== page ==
For the most part, the universe tends from order to disorder. Scientists call this entropy. Unfortunately for humanity, order really tickles our fancy. For example, humans put up tall buildings; gravity eventually brings them down. People clean their houses; they get dirty again. So, we’ve come to see disorder as a bad thing. However, that isn’t always the case.
Researchers from the University of Cambridge have discovered that materials made from perovskite—which is used to make solar cells and flexible LEDs—become more efficient when their chemical compositions are less ordered. So, why does this matter?
Cost is one of the major reasons that solar cell technology isn’t more widespread. The Cambridge breakthrough could lead to much simpler production of solar devices and substantially lower costs. Furthermore, the technology could lead to cool developments like solar cell smartphone screens. Dr. Felix Deschler and Dr. Sam Stranks led the study, which is published in the journal Nature Photonics.
Next-Gen Solar Cells
The conventional technique for producing solar cells involves crystalline silicon. This technology has worked for decades. The problem with crystalline silicon, though, is that it requires a costly and time-consuming process to achieve efficient energy conversion. This is because the silicon must have a very ordered wafer structure. Moreover, crystalline silicon is vulnerable to impurities like dust. Therefore, it has to be made in an incredibly clean room.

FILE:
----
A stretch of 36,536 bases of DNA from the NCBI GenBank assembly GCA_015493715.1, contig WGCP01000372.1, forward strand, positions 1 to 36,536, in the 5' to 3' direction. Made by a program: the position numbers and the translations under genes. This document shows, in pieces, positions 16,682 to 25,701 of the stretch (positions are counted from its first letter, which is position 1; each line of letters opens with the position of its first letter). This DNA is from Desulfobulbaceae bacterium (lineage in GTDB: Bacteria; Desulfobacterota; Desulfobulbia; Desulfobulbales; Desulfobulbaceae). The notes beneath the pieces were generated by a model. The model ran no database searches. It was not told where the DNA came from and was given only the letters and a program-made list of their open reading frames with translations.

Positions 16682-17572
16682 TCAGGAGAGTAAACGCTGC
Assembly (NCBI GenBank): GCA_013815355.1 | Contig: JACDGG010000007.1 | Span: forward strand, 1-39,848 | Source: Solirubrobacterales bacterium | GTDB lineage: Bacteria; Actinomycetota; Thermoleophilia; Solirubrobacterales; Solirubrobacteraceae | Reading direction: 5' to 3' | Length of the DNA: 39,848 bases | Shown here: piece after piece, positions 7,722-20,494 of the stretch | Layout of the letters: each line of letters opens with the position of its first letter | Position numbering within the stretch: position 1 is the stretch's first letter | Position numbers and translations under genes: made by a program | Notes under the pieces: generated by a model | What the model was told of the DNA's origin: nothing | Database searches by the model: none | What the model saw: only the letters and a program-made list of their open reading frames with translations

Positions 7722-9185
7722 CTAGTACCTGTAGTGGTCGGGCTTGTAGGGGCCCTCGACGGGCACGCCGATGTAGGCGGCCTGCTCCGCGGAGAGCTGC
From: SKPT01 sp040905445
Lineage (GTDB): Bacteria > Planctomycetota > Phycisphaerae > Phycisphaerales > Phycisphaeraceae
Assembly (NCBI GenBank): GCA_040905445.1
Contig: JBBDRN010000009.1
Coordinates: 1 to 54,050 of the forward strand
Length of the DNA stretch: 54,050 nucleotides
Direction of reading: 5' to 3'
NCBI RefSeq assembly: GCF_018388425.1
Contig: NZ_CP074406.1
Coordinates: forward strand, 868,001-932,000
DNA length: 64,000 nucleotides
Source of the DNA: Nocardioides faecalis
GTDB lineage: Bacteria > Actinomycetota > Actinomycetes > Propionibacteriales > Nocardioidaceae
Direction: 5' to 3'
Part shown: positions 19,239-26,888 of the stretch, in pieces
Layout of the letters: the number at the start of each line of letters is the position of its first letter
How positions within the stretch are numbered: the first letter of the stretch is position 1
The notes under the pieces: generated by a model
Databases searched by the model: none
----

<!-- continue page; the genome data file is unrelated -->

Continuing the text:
In the past decade, however, materials made from perovskite have come to the forefront as possible alternatives to crystalline silicon for making solar cells. It’s cheaper to produce, but that’s not really the coolest thing about it.
For instance, perovskite materials can mix with liquid ink. They can then be printed to produce a film. Researchers can also change their color by altering the components used to create the material. Being able to change the color is important as different colors collect sunlight differently.
Solar Cell Revolution
Perhaps the coolest thing about perovskite is that the film can be extremely thin (1000 times thinner than a human hair) and still clock efficiencies similar to the much thicker crystalline silicon cells. This opens up the possibility of futuristic-sounding things like solar cell windows or super-flexible solar cell smartphone screens.
“This is the new class of semiconductors that could actually revolutionise all these technologies,” doctoral student at Cambridge’s Cavendish Laboratory Sascha Feldmann said. “These materials show very efficient emission when you excite them with energy sources like light, or apply a voltage to run an LED.”
“The beauty of the study really lies in the counterintuitive discovery that easy to make does not mean the material will be worse, but can actually be better,” Feldmann added. Perovskite film seems like a supermaterial. However, there are a few downsides.
The most notable is a sensitivity to moisture. Putting a solar cell on a phone is cool, but one of the most practical places to put solar panels is on a roof. “There’s still work to do to make them last on rooftops the way silicon can,” Dr. Stranks said. “But I’m optimistic.”